She was in the advanced stages of training, so another woman about my age sat next to her and verified that she was doing everything correctly. The thing is, she was! She was utterly competent, always two steps ahead of her mentor, explaining everything to me clearly as if she had been doing this job for years. Her French accent was neutral: not overly Québécois, but certainly not European, either. She was a pleasure to deal with, and she set me on my way in 15 minutes. (Of course, it helped that I had all the necessary documents.)
I needed to take a leak before leaving the building and heading back home, but before entering the washroom, I realized I had forgotten my bag at her desk. I turned around, went back to her desk, to find she was already serving someone else …in fluent English. Although I suspect she is not first-generation to Québec, in my eyes she perfectly illustrates the benefits of “reasonable accommodations”: the public service has a stellar employee who’s a net asset to our society, and her hijab is, as it should, as banal as someone wearing a discreet gold chain with a cross. Whoopy ding!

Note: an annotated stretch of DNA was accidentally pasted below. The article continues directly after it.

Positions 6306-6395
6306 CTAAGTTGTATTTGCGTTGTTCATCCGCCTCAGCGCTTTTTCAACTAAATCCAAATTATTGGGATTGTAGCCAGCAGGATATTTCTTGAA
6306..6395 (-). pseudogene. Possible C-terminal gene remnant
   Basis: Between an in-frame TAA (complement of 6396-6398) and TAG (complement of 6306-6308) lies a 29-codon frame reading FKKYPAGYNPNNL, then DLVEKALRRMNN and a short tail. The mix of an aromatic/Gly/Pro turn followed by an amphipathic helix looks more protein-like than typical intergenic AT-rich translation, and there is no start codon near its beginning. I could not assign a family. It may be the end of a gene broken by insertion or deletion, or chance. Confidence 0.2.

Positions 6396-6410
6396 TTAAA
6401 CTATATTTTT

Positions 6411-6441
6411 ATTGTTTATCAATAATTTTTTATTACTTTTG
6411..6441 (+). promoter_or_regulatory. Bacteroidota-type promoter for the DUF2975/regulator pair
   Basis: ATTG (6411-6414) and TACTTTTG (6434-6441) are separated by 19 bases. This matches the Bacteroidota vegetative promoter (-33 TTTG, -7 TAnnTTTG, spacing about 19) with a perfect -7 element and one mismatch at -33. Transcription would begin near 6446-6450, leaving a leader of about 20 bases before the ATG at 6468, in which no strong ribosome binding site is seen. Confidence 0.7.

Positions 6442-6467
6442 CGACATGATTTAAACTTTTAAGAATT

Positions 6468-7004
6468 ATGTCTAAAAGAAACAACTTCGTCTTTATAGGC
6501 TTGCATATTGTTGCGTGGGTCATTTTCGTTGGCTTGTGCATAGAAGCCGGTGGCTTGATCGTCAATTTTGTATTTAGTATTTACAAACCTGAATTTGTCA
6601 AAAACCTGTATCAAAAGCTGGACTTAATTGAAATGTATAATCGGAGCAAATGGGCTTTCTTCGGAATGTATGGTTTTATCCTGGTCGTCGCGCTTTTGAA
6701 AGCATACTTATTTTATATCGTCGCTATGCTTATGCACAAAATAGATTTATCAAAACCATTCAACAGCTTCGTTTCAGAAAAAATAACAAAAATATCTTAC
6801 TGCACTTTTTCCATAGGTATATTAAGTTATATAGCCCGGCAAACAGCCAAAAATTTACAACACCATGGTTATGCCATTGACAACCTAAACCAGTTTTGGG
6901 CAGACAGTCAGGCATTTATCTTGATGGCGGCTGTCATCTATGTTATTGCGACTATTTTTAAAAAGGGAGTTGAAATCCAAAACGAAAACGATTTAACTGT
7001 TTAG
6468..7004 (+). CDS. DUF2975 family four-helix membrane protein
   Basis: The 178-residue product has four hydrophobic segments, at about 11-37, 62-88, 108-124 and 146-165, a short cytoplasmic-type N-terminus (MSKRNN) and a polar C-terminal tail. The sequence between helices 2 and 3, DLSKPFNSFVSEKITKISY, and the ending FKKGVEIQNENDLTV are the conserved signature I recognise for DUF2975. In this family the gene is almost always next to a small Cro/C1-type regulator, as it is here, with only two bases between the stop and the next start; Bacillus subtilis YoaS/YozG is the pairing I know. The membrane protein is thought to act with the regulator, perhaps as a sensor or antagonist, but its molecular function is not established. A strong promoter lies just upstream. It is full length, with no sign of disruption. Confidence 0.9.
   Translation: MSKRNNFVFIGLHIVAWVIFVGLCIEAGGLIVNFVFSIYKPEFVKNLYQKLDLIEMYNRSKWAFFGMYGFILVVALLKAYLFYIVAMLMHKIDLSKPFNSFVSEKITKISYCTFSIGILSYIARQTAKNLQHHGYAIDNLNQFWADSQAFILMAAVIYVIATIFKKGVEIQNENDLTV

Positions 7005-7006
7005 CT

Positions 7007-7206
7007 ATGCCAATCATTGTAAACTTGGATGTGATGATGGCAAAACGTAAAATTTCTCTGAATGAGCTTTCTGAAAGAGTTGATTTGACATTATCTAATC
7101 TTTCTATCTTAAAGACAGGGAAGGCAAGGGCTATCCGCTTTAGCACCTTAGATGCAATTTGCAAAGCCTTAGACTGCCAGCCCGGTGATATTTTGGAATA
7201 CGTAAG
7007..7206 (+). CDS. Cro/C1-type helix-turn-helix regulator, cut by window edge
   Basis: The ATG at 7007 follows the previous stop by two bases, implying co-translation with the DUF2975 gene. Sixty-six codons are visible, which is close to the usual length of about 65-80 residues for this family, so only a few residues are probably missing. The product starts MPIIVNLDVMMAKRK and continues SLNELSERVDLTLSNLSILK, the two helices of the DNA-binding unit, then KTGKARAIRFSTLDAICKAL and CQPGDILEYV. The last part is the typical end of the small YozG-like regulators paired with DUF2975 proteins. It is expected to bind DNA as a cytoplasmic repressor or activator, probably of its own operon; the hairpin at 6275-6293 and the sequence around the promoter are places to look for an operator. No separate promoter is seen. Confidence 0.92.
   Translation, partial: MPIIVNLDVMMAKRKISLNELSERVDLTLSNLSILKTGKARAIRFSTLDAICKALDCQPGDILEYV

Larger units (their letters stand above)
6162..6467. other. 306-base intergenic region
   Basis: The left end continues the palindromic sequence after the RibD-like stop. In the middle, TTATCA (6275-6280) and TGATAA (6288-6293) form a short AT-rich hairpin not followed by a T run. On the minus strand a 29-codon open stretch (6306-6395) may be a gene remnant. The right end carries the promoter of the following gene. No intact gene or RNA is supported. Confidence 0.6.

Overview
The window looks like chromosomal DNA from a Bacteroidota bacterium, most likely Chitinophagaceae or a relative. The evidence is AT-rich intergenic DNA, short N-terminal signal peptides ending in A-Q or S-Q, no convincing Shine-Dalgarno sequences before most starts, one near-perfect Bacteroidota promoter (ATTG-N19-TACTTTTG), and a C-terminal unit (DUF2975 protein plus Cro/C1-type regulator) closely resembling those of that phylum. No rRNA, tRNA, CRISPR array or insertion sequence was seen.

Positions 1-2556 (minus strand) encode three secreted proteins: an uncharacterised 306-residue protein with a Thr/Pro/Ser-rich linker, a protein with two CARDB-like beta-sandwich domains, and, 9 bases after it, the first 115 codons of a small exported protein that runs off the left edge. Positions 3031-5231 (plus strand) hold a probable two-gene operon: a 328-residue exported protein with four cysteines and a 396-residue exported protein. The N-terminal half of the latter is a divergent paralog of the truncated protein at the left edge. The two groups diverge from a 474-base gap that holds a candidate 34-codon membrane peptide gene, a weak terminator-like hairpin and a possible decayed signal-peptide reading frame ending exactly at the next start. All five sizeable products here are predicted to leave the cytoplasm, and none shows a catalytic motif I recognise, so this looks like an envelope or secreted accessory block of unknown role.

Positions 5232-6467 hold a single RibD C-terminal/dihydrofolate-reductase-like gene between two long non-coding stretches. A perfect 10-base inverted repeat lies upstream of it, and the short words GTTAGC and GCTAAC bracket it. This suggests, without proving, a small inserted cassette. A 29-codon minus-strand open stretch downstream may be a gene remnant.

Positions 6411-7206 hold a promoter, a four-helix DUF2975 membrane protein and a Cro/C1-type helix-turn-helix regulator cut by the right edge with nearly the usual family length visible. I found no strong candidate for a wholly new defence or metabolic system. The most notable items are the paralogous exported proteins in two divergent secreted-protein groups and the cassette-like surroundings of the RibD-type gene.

Cleopatrick also had a successful, productive week, and directly and indirectly, his encounters within the cultural mosaic of Montréal have provided him with renewed energy in his endeavours. He came back with an interesting factoid about this neighbourhood (CÃ´te-des-Neiges), namely that over 110 nationalities are represented within its boundaries. My sister who was visiting last weekend noticed the difference between now and when she lived in this neighbourhood 30 years ago. At that time, the neighbourhood was still predominently Jewish, but today, within a few blocks of the Snowdon metro as we went on a quest to find her a hair brush, we surely came across people from every continent, yacking away in their native tongue as well as French or English while paying for their new wares. It’s wonderful!
Next Wednesday I hope to have some time to go downtown to take a Spanish placement test. If I can’t make it on Wednesday, I can go any other day but will have to pay $20 for the test. I may just do that if I have to, because getting into a class in September is more important to me than a lousy $20.
Shocking, Sad, Unbelievable